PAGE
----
that you’re the type of person who is taking everything at an appropriate
level of seriousness, but not with the gravity and the intensity that makes me
not want to be around you. The second is acting terrified. If you
act terrified, I will believe that you probably will not be able to solve my
problems for me. If you act terrified in front of a client, they will also think
the same thing. So I don’t want to see you act terrified. I want to see you
actually confident – that you’re gonna be able to work through this, break it down,
and solve the problem. And then finally, if you treat the interviewer with either
too much formality or too little formality. If you treat them like a buddy,
or if you treat them like Mr. CEO as somebody that’s not approachable and not
in a collaborative way, you probably won’t understand how a lot of the
firm’s work hand in hand with their clients in order to solve problems. So
make sure that as you’re working with them and as you’re communicating with
them you’re including them in your thought process, you’re asking them
direct and appropriate questions whenever needed, but you’re also taking a
lot of ownership so that you’re working hand in hand with the interviewer to
solve the problem. The fourth and final trait that is incredibly important when
it comes to communication is confidence. You can probably forego almost
everything else that I said – structure, problem-solving, and communication – if you
get this one thing right. If you can convey confidence, you’re not only going
to make it from the first to the second round, but you’re also going to land
the job. And confidence does spill over into other areas. If you’re confident,
you’re more easily able to structure. If you’re confident, you’re more easily able
to do the math and problem-solve inside the case. But confidence is the most
important trait that you can exhibit, especially in your communication style
when you’re walking through the case. Now ultimately everything comes down to this.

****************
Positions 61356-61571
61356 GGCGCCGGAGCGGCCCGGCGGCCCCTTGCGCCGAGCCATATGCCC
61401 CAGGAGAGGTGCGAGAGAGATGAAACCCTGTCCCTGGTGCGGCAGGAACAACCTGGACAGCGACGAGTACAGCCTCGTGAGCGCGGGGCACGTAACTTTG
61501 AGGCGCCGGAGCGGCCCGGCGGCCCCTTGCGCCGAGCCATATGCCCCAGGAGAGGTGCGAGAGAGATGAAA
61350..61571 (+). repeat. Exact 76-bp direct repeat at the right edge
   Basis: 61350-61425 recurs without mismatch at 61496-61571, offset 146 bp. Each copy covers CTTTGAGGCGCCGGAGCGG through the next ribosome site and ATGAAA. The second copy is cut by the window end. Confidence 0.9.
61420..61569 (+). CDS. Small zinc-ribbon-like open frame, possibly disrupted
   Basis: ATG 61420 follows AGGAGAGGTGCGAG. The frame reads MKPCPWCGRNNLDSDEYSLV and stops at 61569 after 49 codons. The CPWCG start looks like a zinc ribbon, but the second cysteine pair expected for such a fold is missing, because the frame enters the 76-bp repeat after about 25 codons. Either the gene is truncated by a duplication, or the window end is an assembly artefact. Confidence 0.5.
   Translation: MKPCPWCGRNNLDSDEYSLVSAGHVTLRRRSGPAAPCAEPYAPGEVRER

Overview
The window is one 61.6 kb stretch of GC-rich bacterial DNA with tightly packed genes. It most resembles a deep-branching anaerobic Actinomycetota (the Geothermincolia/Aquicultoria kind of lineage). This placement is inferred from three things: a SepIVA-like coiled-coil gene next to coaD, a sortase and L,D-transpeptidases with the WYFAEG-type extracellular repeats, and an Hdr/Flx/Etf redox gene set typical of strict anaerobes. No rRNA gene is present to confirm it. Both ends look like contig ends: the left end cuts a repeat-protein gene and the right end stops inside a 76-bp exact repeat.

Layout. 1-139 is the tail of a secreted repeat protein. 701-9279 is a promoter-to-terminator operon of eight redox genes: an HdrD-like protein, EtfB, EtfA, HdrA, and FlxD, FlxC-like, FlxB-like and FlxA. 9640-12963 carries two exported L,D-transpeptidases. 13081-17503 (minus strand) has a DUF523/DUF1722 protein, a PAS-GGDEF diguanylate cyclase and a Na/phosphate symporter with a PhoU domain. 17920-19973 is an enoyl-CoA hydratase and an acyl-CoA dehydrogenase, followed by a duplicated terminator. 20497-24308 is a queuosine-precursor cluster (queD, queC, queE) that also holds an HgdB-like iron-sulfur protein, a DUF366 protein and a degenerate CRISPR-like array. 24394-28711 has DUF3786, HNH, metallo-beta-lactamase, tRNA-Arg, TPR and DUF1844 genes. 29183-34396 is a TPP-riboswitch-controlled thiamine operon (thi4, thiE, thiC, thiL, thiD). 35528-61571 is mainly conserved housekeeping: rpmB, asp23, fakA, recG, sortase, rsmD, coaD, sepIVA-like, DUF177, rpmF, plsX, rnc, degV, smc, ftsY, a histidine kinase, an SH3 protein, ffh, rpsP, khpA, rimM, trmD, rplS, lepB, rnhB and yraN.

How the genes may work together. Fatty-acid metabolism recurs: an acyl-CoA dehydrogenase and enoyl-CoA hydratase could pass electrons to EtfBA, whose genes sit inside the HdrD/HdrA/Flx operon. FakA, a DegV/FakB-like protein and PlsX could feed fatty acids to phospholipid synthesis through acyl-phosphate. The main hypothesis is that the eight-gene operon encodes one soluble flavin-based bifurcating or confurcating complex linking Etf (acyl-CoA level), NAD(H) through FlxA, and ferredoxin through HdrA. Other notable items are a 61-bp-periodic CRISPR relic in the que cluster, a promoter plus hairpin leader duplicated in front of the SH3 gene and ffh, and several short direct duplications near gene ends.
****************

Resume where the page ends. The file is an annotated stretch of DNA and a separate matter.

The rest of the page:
When you’re working with a client in real life for consulting, your ability to
tell them how embattled you believe that your solution is the right one for them,
and your ability to drive them to implement it, is a measure of your
success as a consultant. Here the same thing is true- can you walk me through
the problem? Can you solve it for me? And can you convince me as an interviewer
that this is the right solution for me? You also have to make sure as you’re
going through this that you’re confident enough to have the composure to ask the
right questions. We’ve already talked about asking too many questions or
asking general questions, but the right questions, well-timed, and very insightful
can be incredibly helpful in demonstrating confidence in the case. In fact,
the best consultants are the ones who can ask 3 to 5 questions of any
client and ultimately get directed toward what they think the answer is
going to be. So make sure that you are identifying these two traits. Now key
mistakes that we see in the realm of confidence and these come up all the
time. The first one we call it boiling the ocean. It’s when you’re not sure
where to focus and you try to do everything. Boiling the ocean is a key
problem in cases because you waste time, and you don’t focus on the key issues.